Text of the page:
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Why There Are No Great 2020 Ads

We’ve experienced more than a full year of presidential primary campaigning, culminating Monday night with the Iowa caucuses. Candidates have held countless town halls, sent a flood of fundraising emails, and produced hours and hours of videos. But there’s one thing we haven’t seen: a truly great campaign video.

Powerful – and often controversial — political ads have flooded the nation’s airwaves since the arrival of television. They range from Lyndon Johnson’s ominous 1964 “Daisy” spot to the feel-good “Morning in America” ads from Ronald Reagan’s reelection campaign. Perhaps the first Internet-era “viral” spot was the unofficial Barack Obama music video “Yes We Can.”

More recently, Bernie Sanders galvanized his 2016 candidacy before the Iowa caucuses with his sweeping one-minute “America” ad. In 2018, congressional candidates Amy McGrath, Randy Bryce and MJ Hegar became nationally known – with national donor bases – thanks to their gangbuster announcement videos.

In this year’s presidential primary season, however, none of the campaign ad teams are swinging for the fences. Sure, there have been plenty of videos, and a ton of money spent on them, but nothing has broken creative ground, nothing has become “water cooler” conversation, nothing demonstrably impacted the trajectory of the campaign.

This is not to say all of the 2020 ads are bad or ineffective. Joe Biden’s December digital video montage of world leaders mocking President Trump racked up 12 million views. Pete Buttigieg’s “Sun Comes Up” spot, encapsulating his inspirational address at the Iowa Liberty & Justice Celebration, preceded his November jump to the top of several Hawkeye State polls. Andrew Yang, the most unorthodox campaigner in the field, has a very orthodox TV ad campaign — one of the stronger Yang spots features his wife discussing health care for their son with special needs. Sanders has a solid closing ad with vintage clips showing his consistency over the decades. So does Elizabeth Warren, with an ad starring a Donald Trump voter who has switched parties to caucus for her.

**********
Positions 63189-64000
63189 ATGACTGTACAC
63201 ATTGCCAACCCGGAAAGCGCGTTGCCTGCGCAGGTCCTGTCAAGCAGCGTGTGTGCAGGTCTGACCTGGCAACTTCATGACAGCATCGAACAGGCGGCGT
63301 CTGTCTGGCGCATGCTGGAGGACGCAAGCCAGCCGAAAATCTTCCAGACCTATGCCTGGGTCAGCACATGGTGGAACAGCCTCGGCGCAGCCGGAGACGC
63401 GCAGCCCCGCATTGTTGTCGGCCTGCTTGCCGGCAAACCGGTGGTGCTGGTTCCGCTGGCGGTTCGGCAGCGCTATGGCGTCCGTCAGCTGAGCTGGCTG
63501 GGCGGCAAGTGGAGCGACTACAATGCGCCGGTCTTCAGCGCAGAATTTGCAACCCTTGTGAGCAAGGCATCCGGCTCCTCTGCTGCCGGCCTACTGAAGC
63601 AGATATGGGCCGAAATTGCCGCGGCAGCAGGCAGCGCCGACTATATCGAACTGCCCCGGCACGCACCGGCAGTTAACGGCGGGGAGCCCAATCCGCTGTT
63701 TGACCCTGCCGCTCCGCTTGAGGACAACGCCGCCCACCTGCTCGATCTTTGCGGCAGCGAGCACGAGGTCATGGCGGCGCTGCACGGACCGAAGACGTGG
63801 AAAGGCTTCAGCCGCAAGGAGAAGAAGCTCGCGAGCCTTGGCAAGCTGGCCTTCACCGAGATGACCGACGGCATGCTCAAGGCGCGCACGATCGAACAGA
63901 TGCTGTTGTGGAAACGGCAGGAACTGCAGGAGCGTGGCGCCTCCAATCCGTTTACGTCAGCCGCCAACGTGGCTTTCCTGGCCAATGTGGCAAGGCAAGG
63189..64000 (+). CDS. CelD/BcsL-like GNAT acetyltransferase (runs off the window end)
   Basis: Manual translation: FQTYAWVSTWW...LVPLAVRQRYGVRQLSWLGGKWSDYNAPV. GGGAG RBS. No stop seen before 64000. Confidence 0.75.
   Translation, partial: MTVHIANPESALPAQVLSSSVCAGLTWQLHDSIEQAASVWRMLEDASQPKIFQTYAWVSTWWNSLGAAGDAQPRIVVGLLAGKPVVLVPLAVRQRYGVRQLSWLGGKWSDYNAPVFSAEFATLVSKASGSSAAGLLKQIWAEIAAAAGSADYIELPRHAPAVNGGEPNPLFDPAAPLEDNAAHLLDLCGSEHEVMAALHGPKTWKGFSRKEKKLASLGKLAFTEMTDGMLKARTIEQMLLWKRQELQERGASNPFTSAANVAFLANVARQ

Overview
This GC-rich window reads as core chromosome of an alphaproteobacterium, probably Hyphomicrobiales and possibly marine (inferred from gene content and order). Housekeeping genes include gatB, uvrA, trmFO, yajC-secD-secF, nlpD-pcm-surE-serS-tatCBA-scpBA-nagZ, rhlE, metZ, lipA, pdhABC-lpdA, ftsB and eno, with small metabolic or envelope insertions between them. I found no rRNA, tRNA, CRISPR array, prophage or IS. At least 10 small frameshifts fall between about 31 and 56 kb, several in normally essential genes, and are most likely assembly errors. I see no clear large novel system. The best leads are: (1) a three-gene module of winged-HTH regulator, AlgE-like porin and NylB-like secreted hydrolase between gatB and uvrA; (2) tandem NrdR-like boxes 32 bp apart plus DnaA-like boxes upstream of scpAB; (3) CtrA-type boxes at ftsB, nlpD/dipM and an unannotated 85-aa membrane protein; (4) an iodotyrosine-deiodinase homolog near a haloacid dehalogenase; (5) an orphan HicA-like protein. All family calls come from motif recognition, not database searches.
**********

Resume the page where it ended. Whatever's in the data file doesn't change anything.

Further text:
These appeals are more canny than creative. It didn’t take a Madison Avenue genius to deduce that making Donald Trump look stupid would strike a chord with Democrats, or that finding a former Trump voter would enhance a Democrat’s electability argument.

The lack of hipster buzz appears to be a strategic choice rather than a failure of imagination. We aren’t seeing head-scratchers, such as when Mike Gravel silently threw a rock in the water, or oddly pretentious spots like when Jon Huntsman began his 2012 presidential campaign with a video of a lone man motorcycling through the desert. We aren’t seeing deliberately cringe-inducing videos, such as the infamous “Demon Sheep” attack ad from Carly Fiorina’s 2010 California Senate campaign, or the Herman Cain presidential ad featuring his smoking chief of staff.

Ad makers appear to be recognizing that hip viral videos haven’t gotten candidates elected. The video stars of 2018 — McGrath, Bryce and Hegar — won their primaries but not their general elections. “America” didn’t make Sanders the Democratic nominee. Creative ads that are fun to watch aren’t necessarily good at getting candidates elected. In other words, clicks aren’t votes.

Politico’s Natasha Korecki took an in-depth look at the competing ad strategies of Buttigieg and Elizabeth Warren. She revealed that Buttigieg’s top ad maker, Larry Grisolano, is an old-school Obama campaign veteran who still believes in the power of traditional TV. Warren’s video maven, Joe Rospars, clashed with Grisolano on the Obama campaigns because he believed more eyeballs could be found on the Internet than on the living room couch in front of the TV.

Rospars also believes that many professional political consultants push TV ads because TV ads are pricey and the consultants get paid a percentage of the cost. To avoid that conflict of interest and save money, Rospars has kept Warren’s advertising operation inside the campaign. However, while Rospars had initially run a largely online-based campaign, in the past month Warren has outspent Buttigieg on television.

While those campaigns were quibbling over the best mediums to use, both fell behind Bernie Sanders and Joe Biden in the polls.  The two front-runners have the most concise pitches in their ads. Sanders presents himself as the most ideologically consistent and the most electable because he inspires young voters; Biden offers himself as a salve for Trump’s destabilizing and divisive politics, and the most electable candidate based on swing state polling.

Perhaps message matters more than the medium. Moreover, trying too hard to be edgy can obscure a candidate’s message. After several years of playing in the digital sandbox, political ad makers are growing up.

Bill Scher is a contributing editor to Politico Magazine, co-host of the show “The DMZ,” and host of the podcast “New Books in Politics.” He can be reached at or follow him on Twitter @BillScher.